Over winter break I worked on a small data analysis contract involving elementary school test scores and some numbers about an instructional coaching program that took place at the schools. I was following someone else’s analysis plan — a similar analysis had been run for the prior year’s data, and I had agreed to replicate the analyses.

One aspect of the analysis that bothered me was the correlations. At one point in the analysis, I was to run a matrix of almost 100 correlations, then highlight the significant ones (meaning the ones that are statistically significant from zero), identified as the ones with p value less than .05 (our alpha level). Well, you statisticians out there know that the problem of looking at many many correlations is that some of them are going to look significantly different from zero just due to chance.

With an alpha level of .05 and 100 correlations, you’d expect roughly 5 of the correlations to have a p-value less than .05, not because the population correlation was significantly different from zero but merely by chance.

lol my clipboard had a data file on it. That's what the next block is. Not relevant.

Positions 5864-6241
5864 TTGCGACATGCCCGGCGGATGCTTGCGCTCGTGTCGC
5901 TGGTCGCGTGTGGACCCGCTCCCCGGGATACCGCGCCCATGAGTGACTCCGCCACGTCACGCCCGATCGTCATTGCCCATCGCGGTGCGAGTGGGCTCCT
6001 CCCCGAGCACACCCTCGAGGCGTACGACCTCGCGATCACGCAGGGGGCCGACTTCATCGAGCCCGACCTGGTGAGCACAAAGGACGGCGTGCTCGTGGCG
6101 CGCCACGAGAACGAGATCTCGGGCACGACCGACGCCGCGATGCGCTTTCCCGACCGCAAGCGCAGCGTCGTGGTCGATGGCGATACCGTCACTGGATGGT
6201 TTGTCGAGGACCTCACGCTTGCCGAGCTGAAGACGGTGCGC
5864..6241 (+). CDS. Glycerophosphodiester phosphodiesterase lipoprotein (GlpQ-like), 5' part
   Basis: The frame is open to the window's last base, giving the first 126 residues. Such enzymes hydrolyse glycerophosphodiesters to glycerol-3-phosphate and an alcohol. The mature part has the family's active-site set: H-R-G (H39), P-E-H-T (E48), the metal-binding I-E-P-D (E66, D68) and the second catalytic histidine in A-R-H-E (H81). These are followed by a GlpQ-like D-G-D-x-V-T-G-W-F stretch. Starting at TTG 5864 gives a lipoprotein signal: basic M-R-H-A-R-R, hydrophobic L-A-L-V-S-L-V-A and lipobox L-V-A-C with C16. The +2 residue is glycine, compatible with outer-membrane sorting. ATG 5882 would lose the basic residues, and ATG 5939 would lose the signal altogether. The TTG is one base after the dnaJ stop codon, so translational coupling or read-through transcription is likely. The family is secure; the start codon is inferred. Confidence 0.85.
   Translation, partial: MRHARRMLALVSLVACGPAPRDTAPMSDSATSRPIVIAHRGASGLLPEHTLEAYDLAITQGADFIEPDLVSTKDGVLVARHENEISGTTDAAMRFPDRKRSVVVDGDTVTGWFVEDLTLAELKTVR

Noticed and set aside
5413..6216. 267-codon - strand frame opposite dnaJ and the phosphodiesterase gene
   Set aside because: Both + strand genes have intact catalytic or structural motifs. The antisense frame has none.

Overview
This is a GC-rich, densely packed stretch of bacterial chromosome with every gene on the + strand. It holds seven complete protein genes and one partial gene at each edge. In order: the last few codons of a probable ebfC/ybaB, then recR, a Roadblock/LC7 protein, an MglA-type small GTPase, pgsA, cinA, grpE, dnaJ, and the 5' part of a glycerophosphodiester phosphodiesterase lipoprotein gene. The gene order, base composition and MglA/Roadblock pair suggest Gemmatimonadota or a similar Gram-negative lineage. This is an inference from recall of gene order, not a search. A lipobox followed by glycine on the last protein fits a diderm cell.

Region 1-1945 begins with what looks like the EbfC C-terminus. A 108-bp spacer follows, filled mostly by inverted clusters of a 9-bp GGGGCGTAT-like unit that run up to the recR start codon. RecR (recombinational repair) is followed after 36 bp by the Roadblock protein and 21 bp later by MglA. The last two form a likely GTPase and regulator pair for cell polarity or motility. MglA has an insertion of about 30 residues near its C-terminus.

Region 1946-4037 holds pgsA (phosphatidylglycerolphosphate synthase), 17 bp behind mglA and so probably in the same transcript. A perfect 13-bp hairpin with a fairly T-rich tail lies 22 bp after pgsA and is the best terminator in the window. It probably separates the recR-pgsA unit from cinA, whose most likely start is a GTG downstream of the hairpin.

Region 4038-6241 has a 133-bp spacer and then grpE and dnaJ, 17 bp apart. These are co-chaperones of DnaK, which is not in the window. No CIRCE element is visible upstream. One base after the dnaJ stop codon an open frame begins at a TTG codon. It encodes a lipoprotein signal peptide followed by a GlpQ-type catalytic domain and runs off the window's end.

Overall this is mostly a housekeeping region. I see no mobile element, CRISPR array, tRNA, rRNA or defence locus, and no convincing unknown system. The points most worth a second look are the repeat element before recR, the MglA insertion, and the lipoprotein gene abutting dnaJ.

This is known in statistics as the multiple comparisons problem, and one way to ameliorate it when examining a bunch of correlations is to use a Bonferroni correction. That’s what I advised my client to do, even though it hadn’t been done in the first analysis.

It turns out there are more ways to go wrong with correlation. The Neurocritic summarizes a paper about how researchers have been reporting suspiciously (in fact, mistakenly) high correlations between brain activity and behavioral measures.

All the deets in this article by Edward Vul, Christine Harris, Piotr Winkielman, and Harold Pashle. I’m hoping that soon I’ll get the time to read and summarize that article so I can ensure I don’t make the same mistakes.

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